The first paper is titled 'Believers' estimates of God's beliefs are more egocentric than estimates of other people's beliefs'. It found through a series of 7 studies and surveys that people believe that god has the same beliefs that they have. Here is what they concluded:
The researchers noted that people often set their moral compasses according to what they presume to be God's standards. "The central feature of a compass, however, is that it points north no matter what direction a person is facing," they conclude. "This research suggests that, unlike an actual compass, inferences about God's beliefs may instead point people further in whatever direction they are already facing."
Isn't that convenient? It certainly explains how god can hate all the same people they hate, and basically agree with them about everything. It's like knowing your dad will let you do whatever you want because he thinks just like you. It's a license to act any way you like, with your god's blessing.
Also, are you sure people set their compass according to god's standards? Maybe instead they set god's compass to theirs. That would be interesting to find out, although I don't know how you'd do it.
The second paper is titled 'Socioeconomic Status and Beliefs about God's Influence in Everyday Life.' It used data from two recent national surveys of Americans to examine people's beliefs about god's involvement and influence in their lives. Here are some of the findings:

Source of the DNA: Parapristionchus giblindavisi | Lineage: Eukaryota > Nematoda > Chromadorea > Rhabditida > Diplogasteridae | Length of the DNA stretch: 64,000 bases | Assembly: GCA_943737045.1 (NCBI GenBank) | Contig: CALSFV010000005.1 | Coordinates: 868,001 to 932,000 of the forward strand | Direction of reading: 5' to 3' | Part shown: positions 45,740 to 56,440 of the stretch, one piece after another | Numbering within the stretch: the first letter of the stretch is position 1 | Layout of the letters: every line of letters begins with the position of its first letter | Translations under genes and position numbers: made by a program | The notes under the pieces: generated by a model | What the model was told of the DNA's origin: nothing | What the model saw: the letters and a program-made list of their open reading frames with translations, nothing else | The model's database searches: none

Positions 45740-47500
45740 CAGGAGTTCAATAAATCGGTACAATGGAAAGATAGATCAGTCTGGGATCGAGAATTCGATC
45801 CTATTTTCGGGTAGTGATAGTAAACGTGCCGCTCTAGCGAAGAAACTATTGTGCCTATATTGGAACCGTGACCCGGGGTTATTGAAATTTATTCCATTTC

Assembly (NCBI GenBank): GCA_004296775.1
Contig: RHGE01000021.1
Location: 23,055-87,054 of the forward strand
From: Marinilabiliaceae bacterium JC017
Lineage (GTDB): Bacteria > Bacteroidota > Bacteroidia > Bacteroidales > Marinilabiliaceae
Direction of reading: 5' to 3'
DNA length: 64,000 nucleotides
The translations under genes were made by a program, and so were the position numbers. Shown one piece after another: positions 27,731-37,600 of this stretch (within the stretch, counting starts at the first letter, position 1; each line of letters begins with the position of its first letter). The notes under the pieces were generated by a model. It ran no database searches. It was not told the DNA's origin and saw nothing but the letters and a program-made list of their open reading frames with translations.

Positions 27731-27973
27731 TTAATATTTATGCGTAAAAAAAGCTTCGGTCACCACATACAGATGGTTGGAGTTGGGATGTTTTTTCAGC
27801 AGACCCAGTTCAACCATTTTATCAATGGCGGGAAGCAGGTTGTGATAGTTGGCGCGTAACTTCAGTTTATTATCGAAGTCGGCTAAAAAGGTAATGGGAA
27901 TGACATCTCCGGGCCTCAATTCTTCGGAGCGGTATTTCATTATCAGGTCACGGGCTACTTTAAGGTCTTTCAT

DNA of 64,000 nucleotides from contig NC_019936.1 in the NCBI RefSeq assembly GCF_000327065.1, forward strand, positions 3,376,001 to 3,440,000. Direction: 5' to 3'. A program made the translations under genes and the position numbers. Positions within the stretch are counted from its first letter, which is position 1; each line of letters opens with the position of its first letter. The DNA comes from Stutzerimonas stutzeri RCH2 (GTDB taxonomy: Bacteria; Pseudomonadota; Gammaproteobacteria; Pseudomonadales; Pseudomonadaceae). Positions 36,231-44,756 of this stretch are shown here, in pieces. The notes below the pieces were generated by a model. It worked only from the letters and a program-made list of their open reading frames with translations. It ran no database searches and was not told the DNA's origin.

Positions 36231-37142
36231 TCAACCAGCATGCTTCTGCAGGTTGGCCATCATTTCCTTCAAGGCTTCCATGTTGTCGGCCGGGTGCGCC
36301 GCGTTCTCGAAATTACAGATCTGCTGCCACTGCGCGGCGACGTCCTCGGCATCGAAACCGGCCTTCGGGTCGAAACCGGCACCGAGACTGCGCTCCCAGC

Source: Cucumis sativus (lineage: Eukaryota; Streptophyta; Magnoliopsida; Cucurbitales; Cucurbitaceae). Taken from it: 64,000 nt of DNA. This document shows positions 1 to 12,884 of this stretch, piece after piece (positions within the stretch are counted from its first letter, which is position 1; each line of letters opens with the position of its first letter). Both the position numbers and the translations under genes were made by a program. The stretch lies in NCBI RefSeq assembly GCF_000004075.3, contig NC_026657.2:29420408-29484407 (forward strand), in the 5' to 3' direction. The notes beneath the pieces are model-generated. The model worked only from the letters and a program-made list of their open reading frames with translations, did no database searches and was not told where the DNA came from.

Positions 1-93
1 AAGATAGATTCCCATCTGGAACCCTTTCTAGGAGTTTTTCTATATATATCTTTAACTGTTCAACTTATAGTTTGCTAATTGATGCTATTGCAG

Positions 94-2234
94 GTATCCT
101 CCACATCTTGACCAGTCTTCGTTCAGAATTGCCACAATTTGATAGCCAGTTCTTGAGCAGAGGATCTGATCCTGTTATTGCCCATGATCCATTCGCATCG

Overall, most people believe that God is highly influential in the events and outcomes in their lives. Specifically:
- 82 per cent say they depend on God for help and guidance in making decisions;
- 71 per cent believe that when good or bad things happen, these occurrences are simply part of God's plan for them;
- 61 per cent believe that God has determined the direction and course of their lives;
- 32 per cent agree with the statement: "There is no sense in planning a lot because ultimately my fate is in God's hands."
- Overall, people who have more education and higher income are less likely to report beliefs in divine intervention.
- However, among the well-educated and higher earners, those who are more involved in religious rituals share similar levels of beliefs about divine intervention as their less-educated and less financially well-off peers.
According to Schieman: "Many of us might assume that people of higher social class standing tend to reject beliefs about divine intervention. However, my findings indicate that while this is true among those less committed to religious life, it is not the case for people who are more committed to religious participation and rituals."
82% depend on god to help them make decisions! That is incredibly disturbing to me. It's one thing to ask your friend for advice in helping you decide something important. That person is REAL. It's another thing to ask an invisible fantasy man for help. But according to the previous study, you're just doing whatever you like because god thinks like you. Right?
Doesn't this get a person off the hook, decrease their need for personal responsibility, if they can just say it's all god's doing? And isn't it all incredibly delusional? Religious people who think god is personally involved in their daily lives must be the most adept people at cherry-picking information. They are great at seeing only the hits where chance makes it look like the sky daddy is helping them, and ignoring the millions of misses where their furtive pleas to god go unanswered.
So here is a video which might give you a bit of hope.
The internet: where religions come to die (almost 11 minutes). Some of it is exceedingly creepy and depressing, but it has a happy ending. :)